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Pregnancy & Should You Think Twice About That Glucose Test?

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One of the tests during pregnancy that many women do NOT enjoy is that glucose one that is carried out to determine if you suffer from gestational diabetes or glucose intolerance of pregnancy.

In the USA, it is usually offered to most women around 28 weeks unless you have a family history of diabetes or had gestational diabetes in a previous pregnancy, when you may be tested earlier.

While it might not be necessary for everyone to be tested, it is routine in many places. In other countries, it is more likely to be carried out if there is an indication of a problem and not as a matter of course.

The good things about this test

If the test is positive, it can be controlled with diet and exercise to ensure that the baby is healthy. Once women have had gestational diabetes in pregnancy, they can be at a higher risk of developing type 2 diabetes later on, making it so much more important to keep on with healthy lifestyle choices once the baby is born.

Other pregnant women who are found to be gestational diabetic may well have been diabetic beforehand which is another plus for the test.

Apart from the obvious risks of being diabetic, there are risks for the unborn baby including that of being larger than average. So, making sure you haven't developed gestational diabetes is important because of the complications for you and baby if you are. According to the medical profession, there are no risks involved in testing as it is a fairly non-invasive test requiring only blood from the mother.

The downside of the test

The problem arises from the glucose coctail known as “Glucola” that the mother has to take. If you are a health conscious mother and have been faithfully following a nutritious, organic, whole foods diet, it really goes against the grain to suddenly have to take such a junk filled beverage and inflict it on your baby.

While there is more than one manufacturer responsible for producing the “glucose test” drink, typical ingredients include glucose syrup (highly likely to be the GMO high fructose corn syrup), maltodextrin, purified water, acidity control compound E330, preservative E211, cola aroma, artificial food coloring E150 and carbonic acid.

These ingredients are swallowed down in a drink without the benefit of any fiber, fat or protein to balance it.

What are the alternatives?

If you agree to take the test but decide against the medical profession's glucose drink (because of concerns about inflicting a sudden concentration of these undesirable ingredients on both you and your baby) inform those looking after you during pregnancy that you wish to take a healthier drink instead.

You are perfectly entitled to do so.

Here are the alternatives:

  • 20 oz. of a natural ginger ale
  • 14 oz. of orange juice (not from concentrate)
  • 10 oz. of cranberry juice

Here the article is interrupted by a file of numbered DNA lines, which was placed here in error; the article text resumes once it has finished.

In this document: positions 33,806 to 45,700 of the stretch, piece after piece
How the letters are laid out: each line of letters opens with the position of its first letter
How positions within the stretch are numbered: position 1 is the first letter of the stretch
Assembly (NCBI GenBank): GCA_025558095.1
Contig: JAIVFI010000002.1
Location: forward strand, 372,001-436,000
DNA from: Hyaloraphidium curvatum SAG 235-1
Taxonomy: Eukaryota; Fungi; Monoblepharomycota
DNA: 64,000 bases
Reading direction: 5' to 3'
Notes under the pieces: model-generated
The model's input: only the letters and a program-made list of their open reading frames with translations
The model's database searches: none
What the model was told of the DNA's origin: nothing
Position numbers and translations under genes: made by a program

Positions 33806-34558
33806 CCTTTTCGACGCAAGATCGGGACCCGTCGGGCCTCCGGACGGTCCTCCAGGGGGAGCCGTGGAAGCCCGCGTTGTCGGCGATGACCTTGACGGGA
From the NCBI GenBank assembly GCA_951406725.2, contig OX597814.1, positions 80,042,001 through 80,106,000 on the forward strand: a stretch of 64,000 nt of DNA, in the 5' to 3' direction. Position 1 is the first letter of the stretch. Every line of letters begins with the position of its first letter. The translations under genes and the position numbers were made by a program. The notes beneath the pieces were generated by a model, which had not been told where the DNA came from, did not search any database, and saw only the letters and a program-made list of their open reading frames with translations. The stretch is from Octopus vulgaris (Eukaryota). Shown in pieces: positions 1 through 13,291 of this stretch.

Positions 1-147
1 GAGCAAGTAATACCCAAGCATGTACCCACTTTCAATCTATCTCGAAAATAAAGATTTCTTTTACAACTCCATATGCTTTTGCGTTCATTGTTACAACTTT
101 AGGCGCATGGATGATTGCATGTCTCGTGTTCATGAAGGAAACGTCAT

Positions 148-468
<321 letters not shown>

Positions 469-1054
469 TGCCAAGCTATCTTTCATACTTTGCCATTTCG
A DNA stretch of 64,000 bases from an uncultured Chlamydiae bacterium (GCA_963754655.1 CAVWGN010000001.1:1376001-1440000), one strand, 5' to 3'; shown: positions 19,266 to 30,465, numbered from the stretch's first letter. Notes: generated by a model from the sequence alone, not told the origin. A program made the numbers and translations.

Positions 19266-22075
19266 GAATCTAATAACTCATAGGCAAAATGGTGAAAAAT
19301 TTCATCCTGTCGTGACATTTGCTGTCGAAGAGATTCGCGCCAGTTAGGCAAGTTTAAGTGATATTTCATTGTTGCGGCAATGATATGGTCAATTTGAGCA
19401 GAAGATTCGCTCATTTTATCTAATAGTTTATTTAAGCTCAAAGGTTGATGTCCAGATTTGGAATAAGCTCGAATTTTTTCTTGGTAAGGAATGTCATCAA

• 10 oz. of grape juice

Less healthy but still preferable to glucola would be to eat some jelly beans, a candy bar or a high carb meal an hour before your blood is tested to ascertain the level of glucose.

There are plenty of other plans that can be put into practice too

  • Refuse the test and just follow a diet that is naturally a precaution against being glucose intolerant – which if you are a healthy eater, you may well be doing anyway. Not really that difficult.
  • Ask for the A1C test. This tests your sugars over a 3 month period, giving a much more accurate reading without adding to your stress levels and those of your baby. It is also called an oxyhemogobin A1C and shows the average of your last 3 months worth of blood sugars. A normal result is 5.6% or less while pre-diabetes is measured at 5.7% to 6.4%. 6.5% or higher would be the range for actual diabetes.
  • A further idea (but perhaps rather inconvenient though it is just for one day) is to go to the doctor's office at frequent intervals throughout the day for the sugar to be tested.
  • Invest in a relatively inexpensive glucometer and test strips (Rely On) that can be purchased at Walmart. With these, you can check your blood sugar with a finger prick before you eat or drink in the morning and within an hour after each meal for 1 to 2 weeks, especially if you eat a high carb meal, you will get a more accurate idea of how your body is processing carbs.

Please think twice about challenging your body, and that of your unborn baby, with that artificial concoction when there are other safer options.




Glucose tests. Lab Tests Online. https://labtestsonline.org/tests/glucose-tests. Accessed Jan. 19, 2018.

American Diabetes Association. Standards of medical care in diabetes — 2020. Diabetes Care. 2020; doi:10.2337/dc20-SINT.

Masharani U. Diabetes mellitus and hypoglycemia. In: Current Medical Diagnosis and Treatment 2018. 57th ed. New York, N.Y.: The McGraw-Hill Companies; 2018. http://accessmedicine.mhmedical.com. Accessed Jan. 19, 2018.

American College of Obstetricians and Gynecologists. Practice Bulletin No.190: Gestational diabetes mellitus. Obstetrics & Gynecology. 2018; doi: 10.1097/AOG.0000000000002501.